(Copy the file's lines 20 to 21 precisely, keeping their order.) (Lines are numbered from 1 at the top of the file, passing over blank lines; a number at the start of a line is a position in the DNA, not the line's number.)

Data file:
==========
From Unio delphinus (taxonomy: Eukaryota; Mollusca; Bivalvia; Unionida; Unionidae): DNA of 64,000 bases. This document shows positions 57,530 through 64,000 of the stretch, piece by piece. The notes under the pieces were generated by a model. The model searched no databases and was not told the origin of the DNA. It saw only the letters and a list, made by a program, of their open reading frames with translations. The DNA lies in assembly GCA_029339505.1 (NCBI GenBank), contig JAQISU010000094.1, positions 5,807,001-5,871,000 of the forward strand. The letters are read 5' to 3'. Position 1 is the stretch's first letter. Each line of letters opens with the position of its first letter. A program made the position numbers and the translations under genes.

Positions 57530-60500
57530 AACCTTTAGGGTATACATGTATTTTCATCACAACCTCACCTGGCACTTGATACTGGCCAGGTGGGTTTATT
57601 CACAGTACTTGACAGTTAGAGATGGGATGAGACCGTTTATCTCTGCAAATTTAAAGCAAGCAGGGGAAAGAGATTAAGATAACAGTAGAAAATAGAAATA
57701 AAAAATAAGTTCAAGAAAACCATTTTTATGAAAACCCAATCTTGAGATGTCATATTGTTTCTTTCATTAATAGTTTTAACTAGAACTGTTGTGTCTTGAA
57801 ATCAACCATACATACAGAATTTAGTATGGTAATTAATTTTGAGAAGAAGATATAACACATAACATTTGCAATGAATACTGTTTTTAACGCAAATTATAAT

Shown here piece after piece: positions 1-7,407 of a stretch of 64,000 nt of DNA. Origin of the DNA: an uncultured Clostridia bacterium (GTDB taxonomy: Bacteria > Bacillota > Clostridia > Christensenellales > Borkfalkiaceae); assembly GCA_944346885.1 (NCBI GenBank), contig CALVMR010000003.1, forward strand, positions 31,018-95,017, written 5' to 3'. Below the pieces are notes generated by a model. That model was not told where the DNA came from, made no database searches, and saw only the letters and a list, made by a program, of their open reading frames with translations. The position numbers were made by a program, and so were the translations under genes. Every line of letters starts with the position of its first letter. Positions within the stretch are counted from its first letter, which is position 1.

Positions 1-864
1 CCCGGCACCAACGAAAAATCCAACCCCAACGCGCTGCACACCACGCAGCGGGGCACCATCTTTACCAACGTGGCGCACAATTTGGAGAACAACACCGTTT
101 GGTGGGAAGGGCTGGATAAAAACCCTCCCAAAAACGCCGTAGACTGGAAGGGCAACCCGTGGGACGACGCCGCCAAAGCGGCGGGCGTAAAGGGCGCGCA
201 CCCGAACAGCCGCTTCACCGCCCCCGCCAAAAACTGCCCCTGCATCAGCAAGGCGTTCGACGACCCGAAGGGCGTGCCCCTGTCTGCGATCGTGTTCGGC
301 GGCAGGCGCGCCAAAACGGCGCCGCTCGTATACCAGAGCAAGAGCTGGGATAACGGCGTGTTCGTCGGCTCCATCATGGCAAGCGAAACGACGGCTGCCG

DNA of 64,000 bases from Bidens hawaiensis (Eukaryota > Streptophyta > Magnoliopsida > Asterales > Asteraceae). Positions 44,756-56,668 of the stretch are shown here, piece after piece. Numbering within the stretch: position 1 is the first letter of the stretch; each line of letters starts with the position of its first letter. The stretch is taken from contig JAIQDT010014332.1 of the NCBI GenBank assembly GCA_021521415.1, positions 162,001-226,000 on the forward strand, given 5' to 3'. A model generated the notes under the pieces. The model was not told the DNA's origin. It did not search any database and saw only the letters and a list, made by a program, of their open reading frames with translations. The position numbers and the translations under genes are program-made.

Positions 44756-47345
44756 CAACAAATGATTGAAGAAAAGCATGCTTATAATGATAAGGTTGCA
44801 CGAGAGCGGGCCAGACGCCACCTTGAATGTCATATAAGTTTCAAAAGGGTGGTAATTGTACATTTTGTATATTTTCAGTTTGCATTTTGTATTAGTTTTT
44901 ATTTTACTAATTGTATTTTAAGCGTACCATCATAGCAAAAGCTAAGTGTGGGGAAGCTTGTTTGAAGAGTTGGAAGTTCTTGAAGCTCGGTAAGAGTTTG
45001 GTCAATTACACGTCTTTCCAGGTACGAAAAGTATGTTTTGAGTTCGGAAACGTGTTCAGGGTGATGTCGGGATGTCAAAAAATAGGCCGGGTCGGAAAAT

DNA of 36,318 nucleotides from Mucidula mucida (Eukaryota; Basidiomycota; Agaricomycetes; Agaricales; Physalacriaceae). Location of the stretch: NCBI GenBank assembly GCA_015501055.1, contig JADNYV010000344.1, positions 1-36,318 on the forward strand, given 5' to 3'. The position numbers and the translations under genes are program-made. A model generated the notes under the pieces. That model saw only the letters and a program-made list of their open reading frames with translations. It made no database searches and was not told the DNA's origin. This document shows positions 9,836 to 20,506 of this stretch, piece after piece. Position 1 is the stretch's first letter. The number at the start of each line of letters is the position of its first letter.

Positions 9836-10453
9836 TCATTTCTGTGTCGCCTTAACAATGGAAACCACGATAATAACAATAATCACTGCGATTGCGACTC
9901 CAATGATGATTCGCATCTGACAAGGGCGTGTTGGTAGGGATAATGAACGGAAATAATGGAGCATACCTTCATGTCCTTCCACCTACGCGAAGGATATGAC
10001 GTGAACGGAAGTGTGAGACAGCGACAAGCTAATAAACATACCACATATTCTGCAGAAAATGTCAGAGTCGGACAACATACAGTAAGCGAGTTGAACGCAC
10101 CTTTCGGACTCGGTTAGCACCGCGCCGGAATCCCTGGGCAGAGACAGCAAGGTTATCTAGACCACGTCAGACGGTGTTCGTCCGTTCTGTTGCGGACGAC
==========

Positions 9836-10453
9836 TCATTTCTGTGTCGCCTTAACAATGGAAACCACGATAATAACAATAATCACTGCGATTGCGACTC